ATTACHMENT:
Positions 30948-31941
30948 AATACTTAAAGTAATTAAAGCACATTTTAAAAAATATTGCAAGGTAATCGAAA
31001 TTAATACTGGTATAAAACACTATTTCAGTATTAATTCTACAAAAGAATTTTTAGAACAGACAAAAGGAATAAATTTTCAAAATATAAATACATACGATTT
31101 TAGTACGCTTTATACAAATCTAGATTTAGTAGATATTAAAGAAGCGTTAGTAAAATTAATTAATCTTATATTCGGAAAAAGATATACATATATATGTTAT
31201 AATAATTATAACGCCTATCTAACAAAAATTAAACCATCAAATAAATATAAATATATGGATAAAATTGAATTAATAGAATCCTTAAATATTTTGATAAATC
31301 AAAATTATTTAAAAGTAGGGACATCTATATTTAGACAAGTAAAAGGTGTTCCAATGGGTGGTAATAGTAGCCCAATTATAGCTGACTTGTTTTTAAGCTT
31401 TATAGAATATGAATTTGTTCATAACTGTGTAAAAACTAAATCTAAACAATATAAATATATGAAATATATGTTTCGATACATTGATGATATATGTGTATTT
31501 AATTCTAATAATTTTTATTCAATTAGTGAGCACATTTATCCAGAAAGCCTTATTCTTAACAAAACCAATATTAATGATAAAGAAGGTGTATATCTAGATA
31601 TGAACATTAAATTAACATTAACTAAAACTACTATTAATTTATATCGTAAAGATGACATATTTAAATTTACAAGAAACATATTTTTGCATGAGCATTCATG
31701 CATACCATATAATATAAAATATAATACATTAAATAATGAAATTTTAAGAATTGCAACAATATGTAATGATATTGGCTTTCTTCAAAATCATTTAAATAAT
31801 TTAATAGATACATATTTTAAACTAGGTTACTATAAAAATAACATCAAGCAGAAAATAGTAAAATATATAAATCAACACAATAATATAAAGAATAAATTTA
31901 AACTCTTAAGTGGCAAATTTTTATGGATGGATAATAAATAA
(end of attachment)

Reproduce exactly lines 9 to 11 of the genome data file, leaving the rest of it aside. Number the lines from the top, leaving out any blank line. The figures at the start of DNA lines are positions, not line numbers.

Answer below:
31601 TGAACATTAAATTAACATTAACTAAAACTACTATTAATTTATATCGTAAAGATGACATATTTAAATTTACAAGAAACATATTTTTGCATGAGCATTCATG
31701 CATACCATATAATATAAAATATAATACATTAAATAATGAAATTTTAAGAATTGCAACAATATGTAATGATATTGGCTTTCTTCAAAATCATTTAAATAAT
31801 TTAATAGATACATATTTTAAACTAGGTTACTATAAAAATAACATCAAGCAGAAAATAGTAAAATATATAAATCAACACAATAATATAAAGAATAAATTTA